It is a great time of year for shellfish and here clams and crab combine with chorizo and potato in a warming seafood chowder.
Crab and clam chowder with chorizo
1 kg clams, scrubbed
100 ml dry white wine
600 ml chicken or fish stock
25 g butter
150 g chorizo, sliced
1 onion chopped finely
1 stick celery, sliced
250 g potatoes, peeled and diced
2 sprigs fresh thyme
1 bay leaf
600 ml milk
250 g cooked crabmeat
2 tbs chopped fresh parsley
salt and pepper
single cream, to serve (optional)
Rinse the clams, shake well and then place in a saucepan with the wine. Bring to the boil, cover with a tight fitting lid and cook for 5 minutes until all the shells have opened. Strain the liquid into jug and add the stock (discard any clams that remain closed).
Melt the butter in a large saucepan, add the chorizo and stir-fry over a medium heat for 5minutes until golden. Remove with a slotted spoon and set aside.
Add the onion, celery and potato to the pan and fry gently for 5 minutes until softened. Add the stock, thyme, bay leaf and a little salt and pepper and bring to the boil. Cover and simmer gently for 15 minutes until the potatoes are cooked.
Stir in the milk, crabmeat, clams and the chorizo and heat through for 5 minutes without boiling until everything is heated through. Serve in bowls with chopped parsley and the cream, if wished.
For my final slurp I wanted to share two more recipes from my book, Oodles of Noodles. Deciding which recipes to choose was quite hard, but in the end I have opted to blog a recipe from the remaining chapters in order to give you a good balance of just what to expect from the book. So we have a pretty, Japanese-inspired noodle salad with shredded chicken, fresh cool vegetables and a traditional sesame dressing. It is an explosion of textures and flavours and the overall impression you get with the first mouthful is one of freshness and well being; perfect for a light lunch.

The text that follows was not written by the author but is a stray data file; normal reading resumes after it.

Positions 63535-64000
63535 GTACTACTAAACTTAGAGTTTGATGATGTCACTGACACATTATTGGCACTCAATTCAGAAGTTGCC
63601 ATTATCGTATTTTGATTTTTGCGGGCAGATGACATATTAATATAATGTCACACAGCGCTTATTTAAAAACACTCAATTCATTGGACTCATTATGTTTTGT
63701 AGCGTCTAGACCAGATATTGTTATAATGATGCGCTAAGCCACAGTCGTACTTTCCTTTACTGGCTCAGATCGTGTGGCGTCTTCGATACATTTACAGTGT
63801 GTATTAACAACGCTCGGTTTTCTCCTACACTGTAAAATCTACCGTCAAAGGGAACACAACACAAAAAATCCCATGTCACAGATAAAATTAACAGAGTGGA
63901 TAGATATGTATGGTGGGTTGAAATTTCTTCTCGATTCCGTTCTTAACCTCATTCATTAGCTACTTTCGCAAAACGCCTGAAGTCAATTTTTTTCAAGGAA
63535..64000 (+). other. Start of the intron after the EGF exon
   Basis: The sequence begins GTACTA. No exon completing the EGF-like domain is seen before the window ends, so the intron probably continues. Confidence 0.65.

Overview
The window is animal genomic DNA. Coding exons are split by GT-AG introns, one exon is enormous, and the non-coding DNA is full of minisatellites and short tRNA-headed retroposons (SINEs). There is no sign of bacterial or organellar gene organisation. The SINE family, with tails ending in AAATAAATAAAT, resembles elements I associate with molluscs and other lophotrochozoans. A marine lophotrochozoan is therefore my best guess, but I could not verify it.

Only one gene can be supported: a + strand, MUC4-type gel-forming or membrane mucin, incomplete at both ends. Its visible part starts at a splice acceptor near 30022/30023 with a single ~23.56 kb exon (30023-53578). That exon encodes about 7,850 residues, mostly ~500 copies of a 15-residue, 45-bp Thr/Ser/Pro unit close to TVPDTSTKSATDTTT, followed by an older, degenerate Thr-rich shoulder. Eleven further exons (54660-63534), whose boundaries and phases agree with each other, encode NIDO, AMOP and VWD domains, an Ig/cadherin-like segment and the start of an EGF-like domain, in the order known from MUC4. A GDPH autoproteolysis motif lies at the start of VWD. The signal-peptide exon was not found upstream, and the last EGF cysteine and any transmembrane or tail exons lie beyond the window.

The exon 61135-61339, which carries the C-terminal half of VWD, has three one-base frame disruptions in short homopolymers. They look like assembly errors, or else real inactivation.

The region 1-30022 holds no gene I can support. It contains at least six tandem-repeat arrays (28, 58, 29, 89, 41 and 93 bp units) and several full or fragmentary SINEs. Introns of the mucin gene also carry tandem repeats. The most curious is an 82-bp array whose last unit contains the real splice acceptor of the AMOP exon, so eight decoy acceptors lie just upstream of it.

In contrast my second choice is a far punchier and full-on crab noodle stir-fry. I love this recipe with it’s robust sweet, hot sauce, big chunks of delicious fresh cooked crab and wonderfully slippery egg noodles. It really is worth sourcing a good seafood supplier so the fresher the crab the better. If you don’t fancy preparing the crab yourself most fishmongers will happily do this for you and as long as you keep the crab well chilled and cook the dish the same day, the crab will be fine.
Let me know how you go, I’d love to get some feedback.
Chicken noodle salad with sesame and soy dressing
Photo Ian Wallace
This summer salad can be made using any Japanese noodles. When researching this book I came across these black rice noodles, which make a startling contrast to the different vegetables and micro herbs. The end result is striking.
250 g dried black rice noodles
250 g cooked chicken breast fillet
100 g radishes, trimmed
2 carrots, trimmed
125 g mange tout, trimmed
1/2 cucumber, seeded
Japanese micro herbs
1 tablespoon black sesame seeds
1 small shallot, very finely chopped